Calling an ambulance is one of those things every Australian hopes they never need to do. Luckily, most of us can probably get through life without ever needing one. However, if the time came, we’d all know what to do. Dial 000, answer the questions asked by the person on the other end of the line, then direct them to your location. But there’s one big part of calling an ambulance that many of us don’t seem to understand – the cost.
New research conducted by finder.com.au shows that 1 in 3 Australians wrongly believe ambulances are free because they’re covered by Medicare. Unfortunately, this isn’t the case and an ambulance call-out can cost thousands of dollars in some circumstances. The findings, which came from a survey of 2,085 Australians, found that 30% – the equivalent of 5.7 million people – think that ambulance costs are completely subsidised by the government. A separate study also found that 1 in 10 Australians have caught public transport to avoid paying for ambulance costs! So you can see there are some discrepancies here.
Misconception #1: Ambulances are free
Ambulances are actually free to some people in Australia. For example, in Queensland and Tasmania, the costs are subsidised by the government. However, the costs still exist in other states. The most expensive of these is Victoria, where an emergency call-out can cost $1,776 for someone living in a rural area.
The cost of calling an ambulance in Australia
|VIC||$1,776 for an emergency (rural), $1,204 if you’re not rural|
|SA||$976 for an emergency, then $5.60 per kilometer|
|WA||$967 for an emergency|
|ACT||$959 for an emergency, then $13.00 per kilometer travelled outside the ACT|
|NT||$790 for an emergency, then $5.10 per kilometer|
|NSW||$382 for an emergency, plus $3.44 per kilometre|
Misconception #2: Ambulances are paid for by Medicare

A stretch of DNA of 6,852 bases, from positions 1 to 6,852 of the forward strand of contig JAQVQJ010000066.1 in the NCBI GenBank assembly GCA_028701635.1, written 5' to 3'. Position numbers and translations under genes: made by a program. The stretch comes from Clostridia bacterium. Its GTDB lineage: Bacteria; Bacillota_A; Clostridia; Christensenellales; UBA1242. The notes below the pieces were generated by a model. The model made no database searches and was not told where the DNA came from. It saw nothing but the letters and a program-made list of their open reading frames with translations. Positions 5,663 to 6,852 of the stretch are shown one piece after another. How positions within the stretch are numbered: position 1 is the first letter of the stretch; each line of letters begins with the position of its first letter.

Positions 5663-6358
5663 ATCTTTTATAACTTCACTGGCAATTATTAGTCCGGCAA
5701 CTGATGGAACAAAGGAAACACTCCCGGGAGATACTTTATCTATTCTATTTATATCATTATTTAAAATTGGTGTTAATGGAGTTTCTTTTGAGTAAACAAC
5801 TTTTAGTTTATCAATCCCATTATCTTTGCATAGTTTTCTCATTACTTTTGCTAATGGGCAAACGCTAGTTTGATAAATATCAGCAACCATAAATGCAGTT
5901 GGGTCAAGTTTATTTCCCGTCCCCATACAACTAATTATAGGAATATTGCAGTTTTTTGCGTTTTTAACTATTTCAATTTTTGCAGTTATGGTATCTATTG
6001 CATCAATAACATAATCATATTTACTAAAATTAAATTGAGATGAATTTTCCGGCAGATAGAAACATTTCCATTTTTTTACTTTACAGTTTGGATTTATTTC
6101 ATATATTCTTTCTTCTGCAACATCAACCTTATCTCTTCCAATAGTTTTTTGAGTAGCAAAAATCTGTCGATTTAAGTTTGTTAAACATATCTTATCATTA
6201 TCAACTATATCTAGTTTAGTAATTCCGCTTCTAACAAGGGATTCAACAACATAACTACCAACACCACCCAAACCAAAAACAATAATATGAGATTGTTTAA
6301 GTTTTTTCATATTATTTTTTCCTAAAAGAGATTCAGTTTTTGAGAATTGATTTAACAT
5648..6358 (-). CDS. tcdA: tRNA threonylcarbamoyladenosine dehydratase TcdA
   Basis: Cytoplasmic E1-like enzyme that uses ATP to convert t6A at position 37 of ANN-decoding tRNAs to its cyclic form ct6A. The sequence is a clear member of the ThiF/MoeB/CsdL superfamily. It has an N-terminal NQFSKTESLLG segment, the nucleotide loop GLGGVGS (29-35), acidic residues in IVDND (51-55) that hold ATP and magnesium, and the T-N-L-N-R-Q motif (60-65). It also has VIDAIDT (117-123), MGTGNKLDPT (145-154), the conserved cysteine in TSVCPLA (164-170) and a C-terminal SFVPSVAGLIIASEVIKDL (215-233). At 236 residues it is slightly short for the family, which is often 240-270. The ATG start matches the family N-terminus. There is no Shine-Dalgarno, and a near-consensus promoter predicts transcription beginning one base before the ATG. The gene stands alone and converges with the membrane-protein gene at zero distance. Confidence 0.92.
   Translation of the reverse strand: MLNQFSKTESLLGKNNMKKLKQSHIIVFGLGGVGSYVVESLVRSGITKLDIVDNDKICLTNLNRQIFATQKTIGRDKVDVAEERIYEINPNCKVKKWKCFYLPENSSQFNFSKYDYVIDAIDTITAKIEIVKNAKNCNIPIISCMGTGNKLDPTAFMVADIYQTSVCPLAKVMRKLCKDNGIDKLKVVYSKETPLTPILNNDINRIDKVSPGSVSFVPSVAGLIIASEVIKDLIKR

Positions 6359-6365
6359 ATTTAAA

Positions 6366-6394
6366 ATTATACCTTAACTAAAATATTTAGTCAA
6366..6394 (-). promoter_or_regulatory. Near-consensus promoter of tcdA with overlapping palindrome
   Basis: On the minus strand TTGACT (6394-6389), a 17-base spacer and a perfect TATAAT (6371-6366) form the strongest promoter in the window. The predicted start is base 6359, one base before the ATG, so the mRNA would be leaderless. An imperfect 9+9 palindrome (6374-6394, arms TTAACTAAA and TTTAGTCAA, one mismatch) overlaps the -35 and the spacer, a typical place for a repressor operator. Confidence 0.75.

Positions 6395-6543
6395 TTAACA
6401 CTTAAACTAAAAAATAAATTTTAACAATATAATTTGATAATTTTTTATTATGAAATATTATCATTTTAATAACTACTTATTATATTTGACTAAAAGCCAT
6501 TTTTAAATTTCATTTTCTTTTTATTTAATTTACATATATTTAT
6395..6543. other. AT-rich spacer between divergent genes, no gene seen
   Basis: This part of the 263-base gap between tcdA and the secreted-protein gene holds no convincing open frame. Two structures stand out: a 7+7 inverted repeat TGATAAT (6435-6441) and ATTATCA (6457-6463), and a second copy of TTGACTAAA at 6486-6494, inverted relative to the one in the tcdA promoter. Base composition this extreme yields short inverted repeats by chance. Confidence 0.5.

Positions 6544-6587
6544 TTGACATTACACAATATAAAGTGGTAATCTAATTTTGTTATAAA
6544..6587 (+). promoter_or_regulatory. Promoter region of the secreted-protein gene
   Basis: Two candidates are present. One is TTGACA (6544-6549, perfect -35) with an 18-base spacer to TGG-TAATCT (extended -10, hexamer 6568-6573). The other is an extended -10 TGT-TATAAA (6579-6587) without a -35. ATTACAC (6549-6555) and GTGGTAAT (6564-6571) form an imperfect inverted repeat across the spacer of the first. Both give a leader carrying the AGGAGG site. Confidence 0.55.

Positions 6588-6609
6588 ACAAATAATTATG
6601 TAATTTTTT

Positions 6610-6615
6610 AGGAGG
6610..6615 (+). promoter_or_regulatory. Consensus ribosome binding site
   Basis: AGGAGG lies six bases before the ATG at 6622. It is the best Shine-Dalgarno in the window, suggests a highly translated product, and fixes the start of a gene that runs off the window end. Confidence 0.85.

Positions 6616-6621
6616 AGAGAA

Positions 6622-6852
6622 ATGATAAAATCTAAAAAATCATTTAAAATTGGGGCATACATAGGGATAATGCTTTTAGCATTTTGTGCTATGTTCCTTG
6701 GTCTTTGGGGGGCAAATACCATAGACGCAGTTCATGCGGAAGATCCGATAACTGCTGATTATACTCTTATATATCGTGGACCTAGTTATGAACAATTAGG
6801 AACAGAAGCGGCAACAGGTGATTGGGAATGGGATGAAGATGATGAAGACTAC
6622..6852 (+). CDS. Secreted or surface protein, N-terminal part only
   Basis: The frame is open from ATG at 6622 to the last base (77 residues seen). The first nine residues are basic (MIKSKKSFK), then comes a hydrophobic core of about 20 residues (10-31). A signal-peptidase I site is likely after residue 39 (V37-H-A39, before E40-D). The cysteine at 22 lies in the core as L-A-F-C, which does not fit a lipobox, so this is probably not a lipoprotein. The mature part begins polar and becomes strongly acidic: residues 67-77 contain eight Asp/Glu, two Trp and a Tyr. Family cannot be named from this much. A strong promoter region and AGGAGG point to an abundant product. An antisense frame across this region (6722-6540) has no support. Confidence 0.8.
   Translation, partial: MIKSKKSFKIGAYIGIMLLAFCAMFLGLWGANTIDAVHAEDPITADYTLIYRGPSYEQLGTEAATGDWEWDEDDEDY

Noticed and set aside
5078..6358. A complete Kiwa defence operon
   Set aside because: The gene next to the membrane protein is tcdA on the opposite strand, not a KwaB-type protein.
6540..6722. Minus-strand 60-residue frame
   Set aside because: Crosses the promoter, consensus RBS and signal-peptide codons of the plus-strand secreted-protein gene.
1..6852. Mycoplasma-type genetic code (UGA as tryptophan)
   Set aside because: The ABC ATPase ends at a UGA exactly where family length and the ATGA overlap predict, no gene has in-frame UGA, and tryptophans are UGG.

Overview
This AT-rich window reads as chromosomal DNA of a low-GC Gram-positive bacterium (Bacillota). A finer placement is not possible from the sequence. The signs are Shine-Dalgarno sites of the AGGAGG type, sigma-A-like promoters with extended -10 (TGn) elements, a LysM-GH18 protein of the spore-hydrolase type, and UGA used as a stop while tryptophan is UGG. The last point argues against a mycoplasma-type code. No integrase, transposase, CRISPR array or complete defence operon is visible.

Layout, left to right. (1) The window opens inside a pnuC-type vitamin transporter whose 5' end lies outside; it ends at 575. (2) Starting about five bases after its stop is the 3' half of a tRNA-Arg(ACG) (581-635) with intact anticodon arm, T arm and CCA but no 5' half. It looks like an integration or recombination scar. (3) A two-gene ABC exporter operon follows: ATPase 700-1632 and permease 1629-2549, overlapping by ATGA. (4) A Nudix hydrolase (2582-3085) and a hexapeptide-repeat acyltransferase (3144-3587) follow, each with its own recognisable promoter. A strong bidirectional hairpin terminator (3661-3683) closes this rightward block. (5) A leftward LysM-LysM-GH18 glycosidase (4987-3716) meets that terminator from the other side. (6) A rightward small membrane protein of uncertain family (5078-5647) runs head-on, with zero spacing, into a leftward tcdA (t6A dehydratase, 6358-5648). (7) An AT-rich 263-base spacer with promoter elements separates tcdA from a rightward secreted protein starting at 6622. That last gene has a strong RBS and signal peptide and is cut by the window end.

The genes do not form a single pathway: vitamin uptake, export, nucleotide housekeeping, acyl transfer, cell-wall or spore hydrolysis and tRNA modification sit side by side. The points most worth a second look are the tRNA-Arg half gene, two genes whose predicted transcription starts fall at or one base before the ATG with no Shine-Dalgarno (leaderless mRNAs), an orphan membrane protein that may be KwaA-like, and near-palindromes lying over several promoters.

This is a big misconception in Australia and it could be a reason why so many people experience ambulance bill shock after they’ve had an emergency call-out. Even though ambulance costs are subsidised in two states, they’re never covered by Medicare. Queensland and Tasmanian governments do cover the costs and they may be included within some subscription services, but you’ll never be able to claim a Medicare rebate for an ambulance trip. This is probably for a few reasons, but likely to discourage ambulances being used in circumstances where it’s not an absolute emergency.
The solution? Ambulance cover
If you’re genuinely concerned about having to call an ambulance and the bill shock you may experience, don’t stress. You can take out ambulance cover within most extras policies and even some hospital policies. HIF offers Ambulance Cover that can help cover the costs of emergency and non-emergency call-outs.
The main thing to take away from this is that it’s essential to understand the costs involved with services you may assume are free. Ambulances can cost thousands of dollars in some cases so it’s important to be aware that Medicare doesn’t cover the cost automatically. Hopefully this helps you avoid bill shock in the future!
Bessie Hassan is a Money and Insurance Expert at finder.com.au, Australia’s most visited comparison website.